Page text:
This Hubble picture captures quite a few “blue stragglers,” main-sequence stars that seem like youthful than their siblings. However all stars in globular clusters are thought to have shaped at roughly the identical time, and the blue stragglers doubtless have acquired mass from close by companions, making them shine with blue depth.

Picture: ESA/Hubble & NASA, G. Piotto et al.

Astronomy & Space

Israeli probe crashes in try and turn into first privately-funded Moon lander – Astronomy Now

April 13, 2019 • By
This picture was taken by Beresheet at an altitude of 13.7 miles (22 kilometers) above the Moon and relayed to mission controllers by way of NASA’s Deep Area Community. Credit score: SpaceIL

An Israeli-built spacecraft in search of to turn into the primary privately-developed probe to land on the Moon crashed on descent Thursday, however the mission was extensively lauded as a breakthrough for the business area trade, and Israeli prime minster Benjamin Netanyahu mentioned the nation would strive once more.

“We had a failure of the spacecraft,” mentioned Opher Doron, common supervisor of the area division at Israel Aerospace Industries, which constructed the Beresheet Moon lander. “We sadly haven’t managed to land efficiently.

“We are the seventh country to orbit the Moon, and the fourth to reach the moon’s surface, and it’s a tremendous achievement up to now,” Doron mentioned.

Stay telemetry from the Beresheet spacecraft, relayed to mission management in Yehud, Israel, by way of a NASA monitoring antenna in Spain, indicated the lander bumped into hassle round 1919 GMT (3:19 p.m. EDT), six minutes earlier than its scheduled touchdown time, at an altitude of round 43,800 toes (13,350 meters).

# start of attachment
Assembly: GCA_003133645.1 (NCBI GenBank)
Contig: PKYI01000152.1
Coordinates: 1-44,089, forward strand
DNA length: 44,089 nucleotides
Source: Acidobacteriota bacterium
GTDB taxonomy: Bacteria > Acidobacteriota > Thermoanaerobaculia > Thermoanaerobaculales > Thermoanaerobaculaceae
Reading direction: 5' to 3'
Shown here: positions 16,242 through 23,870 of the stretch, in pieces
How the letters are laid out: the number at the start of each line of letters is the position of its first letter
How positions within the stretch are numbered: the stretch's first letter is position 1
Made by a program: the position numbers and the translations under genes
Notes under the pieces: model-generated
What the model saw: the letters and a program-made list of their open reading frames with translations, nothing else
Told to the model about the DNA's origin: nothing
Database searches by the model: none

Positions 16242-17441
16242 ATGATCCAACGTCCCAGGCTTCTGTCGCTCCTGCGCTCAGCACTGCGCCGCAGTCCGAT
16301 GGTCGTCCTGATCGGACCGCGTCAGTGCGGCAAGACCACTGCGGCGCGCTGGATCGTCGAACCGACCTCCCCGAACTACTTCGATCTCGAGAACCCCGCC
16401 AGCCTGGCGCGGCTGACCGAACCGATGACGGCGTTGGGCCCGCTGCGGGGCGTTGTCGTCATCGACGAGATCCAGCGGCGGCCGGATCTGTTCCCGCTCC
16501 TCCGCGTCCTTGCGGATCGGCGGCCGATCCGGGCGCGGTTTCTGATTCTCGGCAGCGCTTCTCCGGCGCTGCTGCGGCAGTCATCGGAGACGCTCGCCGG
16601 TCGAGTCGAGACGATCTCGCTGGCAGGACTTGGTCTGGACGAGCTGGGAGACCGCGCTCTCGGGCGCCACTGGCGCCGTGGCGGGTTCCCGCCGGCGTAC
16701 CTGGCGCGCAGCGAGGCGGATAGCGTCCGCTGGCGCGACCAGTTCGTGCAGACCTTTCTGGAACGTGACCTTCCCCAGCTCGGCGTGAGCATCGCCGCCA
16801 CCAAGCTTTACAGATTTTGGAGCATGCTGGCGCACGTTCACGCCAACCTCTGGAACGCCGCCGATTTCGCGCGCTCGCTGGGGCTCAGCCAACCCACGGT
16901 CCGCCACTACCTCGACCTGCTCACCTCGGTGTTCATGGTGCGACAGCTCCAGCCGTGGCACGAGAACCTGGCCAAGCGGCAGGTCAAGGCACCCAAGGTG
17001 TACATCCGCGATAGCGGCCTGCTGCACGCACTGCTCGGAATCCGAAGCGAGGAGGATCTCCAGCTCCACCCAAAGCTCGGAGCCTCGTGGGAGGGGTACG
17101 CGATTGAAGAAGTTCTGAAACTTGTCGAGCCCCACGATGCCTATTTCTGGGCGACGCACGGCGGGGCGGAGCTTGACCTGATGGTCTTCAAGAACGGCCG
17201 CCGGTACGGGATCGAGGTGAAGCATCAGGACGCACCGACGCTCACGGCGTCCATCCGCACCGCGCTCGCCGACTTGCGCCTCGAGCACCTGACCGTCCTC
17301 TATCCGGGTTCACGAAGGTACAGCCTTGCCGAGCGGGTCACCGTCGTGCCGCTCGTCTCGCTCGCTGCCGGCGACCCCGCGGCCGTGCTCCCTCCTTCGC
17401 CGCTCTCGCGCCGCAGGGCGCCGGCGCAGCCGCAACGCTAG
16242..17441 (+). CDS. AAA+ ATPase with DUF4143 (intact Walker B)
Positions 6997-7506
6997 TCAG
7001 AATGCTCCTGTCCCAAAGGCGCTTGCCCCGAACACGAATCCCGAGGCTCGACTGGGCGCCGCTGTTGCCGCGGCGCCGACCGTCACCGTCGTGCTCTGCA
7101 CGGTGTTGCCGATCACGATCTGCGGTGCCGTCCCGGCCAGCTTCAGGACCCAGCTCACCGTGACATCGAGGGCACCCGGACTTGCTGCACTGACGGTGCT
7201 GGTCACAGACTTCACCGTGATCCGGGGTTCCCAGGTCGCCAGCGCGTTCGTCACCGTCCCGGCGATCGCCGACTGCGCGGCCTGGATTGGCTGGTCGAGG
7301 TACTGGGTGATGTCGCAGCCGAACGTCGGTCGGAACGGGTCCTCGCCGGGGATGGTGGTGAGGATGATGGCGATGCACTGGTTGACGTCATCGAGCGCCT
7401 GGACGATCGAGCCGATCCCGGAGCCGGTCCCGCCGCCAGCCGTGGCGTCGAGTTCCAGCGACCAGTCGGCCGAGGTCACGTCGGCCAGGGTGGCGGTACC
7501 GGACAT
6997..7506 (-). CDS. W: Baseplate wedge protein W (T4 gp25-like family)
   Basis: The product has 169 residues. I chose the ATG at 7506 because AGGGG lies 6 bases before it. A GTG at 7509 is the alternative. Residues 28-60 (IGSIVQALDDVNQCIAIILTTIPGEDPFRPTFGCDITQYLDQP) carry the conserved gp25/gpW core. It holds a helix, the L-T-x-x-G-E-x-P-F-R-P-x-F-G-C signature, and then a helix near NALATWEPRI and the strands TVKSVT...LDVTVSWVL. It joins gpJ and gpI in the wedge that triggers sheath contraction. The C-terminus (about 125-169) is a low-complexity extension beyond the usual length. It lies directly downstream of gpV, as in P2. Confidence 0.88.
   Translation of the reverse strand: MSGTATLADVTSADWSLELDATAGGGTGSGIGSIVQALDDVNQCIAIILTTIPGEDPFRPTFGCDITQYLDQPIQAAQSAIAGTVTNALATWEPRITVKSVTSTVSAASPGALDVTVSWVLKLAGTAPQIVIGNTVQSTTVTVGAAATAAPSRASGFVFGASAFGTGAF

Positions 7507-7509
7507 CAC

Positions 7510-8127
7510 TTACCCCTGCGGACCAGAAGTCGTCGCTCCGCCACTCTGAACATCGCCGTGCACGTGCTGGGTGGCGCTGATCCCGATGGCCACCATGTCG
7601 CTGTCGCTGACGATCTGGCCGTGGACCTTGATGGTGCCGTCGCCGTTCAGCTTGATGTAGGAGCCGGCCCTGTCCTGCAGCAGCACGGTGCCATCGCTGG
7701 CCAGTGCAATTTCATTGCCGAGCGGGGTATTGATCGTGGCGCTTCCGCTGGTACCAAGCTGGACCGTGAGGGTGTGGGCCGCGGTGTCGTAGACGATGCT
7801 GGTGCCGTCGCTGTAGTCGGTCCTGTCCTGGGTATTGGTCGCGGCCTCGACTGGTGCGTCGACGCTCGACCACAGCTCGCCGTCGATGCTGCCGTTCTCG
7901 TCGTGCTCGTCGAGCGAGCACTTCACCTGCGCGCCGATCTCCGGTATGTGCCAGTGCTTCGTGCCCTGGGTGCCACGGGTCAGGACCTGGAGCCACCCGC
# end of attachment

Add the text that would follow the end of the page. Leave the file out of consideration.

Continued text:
Doron supplied updates on the progress of Beresheet’s descent. Information from the spacecraft — in regards to the measurement of a golf cart — indicated an issue in one among its inertial measurement models, a key a part of the probe’s steering system, Doron mentioned.

Controllers briefly misplaced the sign from Beresheet, and once they regained telemetry, the info indicated Beresheet was quickly falling towards the moon.

“We seem to have a problem with our main engine,” Doron mentioned. “We are resetting the spacecraft to try to enable the engine.”

Moments later, an information show in mission management steered Beresheet had crashed on the lunar floor at excessive velocity at roughly 1923 GMT (3:23 p.m. EDT).

“Well, we didn’t make it, but we definitely tried, and I think that the achievement of getting to where we got is really tremendous,” mentioned Morris Kahn, the president of SpaceIL who donated some $40 million of his fortune to the privately-funded lunar lander program. “I think we can be proud.”